The Atonement Creating Unions

Ax Exploration in Inter-Religious Theology

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Godfrey Kesari
  • Eugene, OR: 
    Pickwick Publications
    , January
     2019.
     236 pages.
     $29.00.
     Paperback.
    ISBN
    9781532652622.
     For other formats: Link to Publisher's Website.

Review

The main objective of Godfrey Kesari’s The Atonement Creating Unions: An Exploration in Inter-Religious Theology is to bridge the epistemological gap between the Christian doctrine of the atonement and Visistadvaitic Hindu theology (6). Kesari notes that Hindus have a hard time accepting the notion of a God demanding the innocent blood of Jesus Christ (2-4). In addition, the author comments on the multifaceted nature of the doctrine of the atonement, wherein Christian theologians ranging from Anselm to Karl Barth have written extensively on this doctrine, hence creating different atonement models (5).

Yet, in spite of the multifarious nature of this doctrine in Christianity, there has never been an atonement model which has used another religious tradition as its base. Kesari seeks to address this issue by creating a model called “the atonement creating unions” (26). As ambitious as it may seem, Kesari himself admits that this book is not meant to be comprehensive; it is only meant to initiate and foster interreligious dialogue and understanding. In a sense, this book is also very much missional, for it seeks to contextualize westernized Christian theology for an eastern theological context (Visistadvaitic Hindu theology). 

Kesari achieves these goals because he tries to translate Christian theological jargon by putting it into a Visistadvaitic Hindu mode of expression. Since Visistadvaitic Hindu theology expresses salvation as one of union with Brahman (44), the author does not want to use the language of penal substitution because it does not “directly suit the Indian context” (82). Indian Christian theologians such as M.M. Thomas have recognized this contextual mismatch and have hence tried to avoid using the language of substitution altogether (80).

Therefore, Kesari shifts the focus of Christ’s atonement to Christ dying for humanity so that humanity can have a renewed union with God (83). In this way, Kesari can possibly assuage the worries of those who adhere to Visistadvaitic Hindu theology that God is an angry monster requiring a sacrifice (82).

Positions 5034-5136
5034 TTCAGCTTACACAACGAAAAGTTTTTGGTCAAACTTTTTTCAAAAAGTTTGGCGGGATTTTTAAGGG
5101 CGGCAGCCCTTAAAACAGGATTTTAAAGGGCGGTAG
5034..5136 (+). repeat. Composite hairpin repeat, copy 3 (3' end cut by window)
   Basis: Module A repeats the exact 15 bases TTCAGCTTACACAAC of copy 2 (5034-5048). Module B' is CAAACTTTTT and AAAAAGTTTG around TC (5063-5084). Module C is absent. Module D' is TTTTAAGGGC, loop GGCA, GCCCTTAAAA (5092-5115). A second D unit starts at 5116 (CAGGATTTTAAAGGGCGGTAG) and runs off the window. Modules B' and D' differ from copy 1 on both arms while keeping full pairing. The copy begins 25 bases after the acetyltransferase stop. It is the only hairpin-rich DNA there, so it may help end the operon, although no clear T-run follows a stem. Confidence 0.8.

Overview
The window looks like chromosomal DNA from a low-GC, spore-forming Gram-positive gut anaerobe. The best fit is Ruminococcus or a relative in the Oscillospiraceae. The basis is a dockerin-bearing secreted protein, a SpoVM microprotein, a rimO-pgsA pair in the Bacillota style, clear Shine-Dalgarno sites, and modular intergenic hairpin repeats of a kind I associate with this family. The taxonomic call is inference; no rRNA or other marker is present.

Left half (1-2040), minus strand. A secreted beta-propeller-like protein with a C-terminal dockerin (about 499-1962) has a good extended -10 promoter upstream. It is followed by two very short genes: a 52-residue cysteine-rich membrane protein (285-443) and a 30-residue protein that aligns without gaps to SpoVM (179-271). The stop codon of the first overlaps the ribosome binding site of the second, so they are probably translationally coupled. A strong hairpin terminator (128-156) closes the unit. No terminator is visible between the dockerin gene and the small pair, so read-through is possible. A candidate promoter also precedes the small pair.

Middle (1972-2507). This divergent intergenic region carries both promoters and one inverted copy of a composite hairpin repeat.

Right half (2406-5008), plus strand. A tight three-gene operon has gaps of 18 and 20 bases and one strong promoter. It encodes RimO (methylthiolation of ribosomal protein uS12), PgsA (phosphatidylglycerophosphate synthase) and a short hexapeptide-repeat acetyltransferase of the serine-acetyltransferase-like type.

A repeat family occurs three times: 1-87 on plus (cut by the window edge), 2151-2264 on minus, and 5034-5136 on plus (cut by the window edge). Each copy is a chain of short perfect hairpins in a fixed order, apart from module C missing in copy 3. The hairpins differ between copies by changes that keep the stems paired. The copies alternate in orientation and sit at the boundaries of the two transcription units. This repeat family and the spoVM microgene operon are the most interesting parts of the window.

Kesari additionally makes his atonement model relevant for the Indian cultural context by addressing the issue of estrangement, an issue that Christian theology and Visistadvaitic Hindu theology both share. To illustrate, he states that alienation (or estrangement) in traditional Christian theology is considered to be sin (6-7).  Human beings are completely alienated from God, from one another, from themselves, and with nature (7). Kesari points out that the same is true with Visistadvaitic Hindu theology (54-60). An Indian interpretation of Christian salvation, then, asserts a four-fold union with God, humanity, self, and nature. Kesari biblically supports his atonement model by citing Genesis 1, in which humans were initially at peace with God, others, self, and nature. The gospel, as portrayed in the New Testament, is one of liberation and freedom allowing the human being to restore this four-fold union mentioned in Genesis 1 (124-25). To Kesari, this is how the atonement can be understood in Visistadvaitic Hindu theology. 

In sum, Kesari’s The Atonement Creating Unions is an admirable first step of many in fostering dialogue between Visistadvaitic Hindu theology and Christian theology in the Indian subcontinent. Kesari’s penultimate chapter is quite successful in explaining the whole point of his atonement project: he writes, “A genuine conversation between the two theological traditions will be of mutual help and will promote an enhanced life together under the divine (165, emphasis mine). Interreligious dialogue, therefore, should not be apologetical in nature. Rather, it is meant to be one of fostering mutual respect for different theologies. And for this reason, this book is a must-read for those who are interested in comparative religion. 

About the Reviewer(s): 

Kristoff Reese Grosfeld is a graduate student at Gordon-Conwell Theological Seminary.

Date of Review: 
April 25, 2020
About the Author(s)/Editor(s)/Translator(s): 

Godfrey Kesari is the Vicar of the Holy Innocents Parish Church, Southwater, UK

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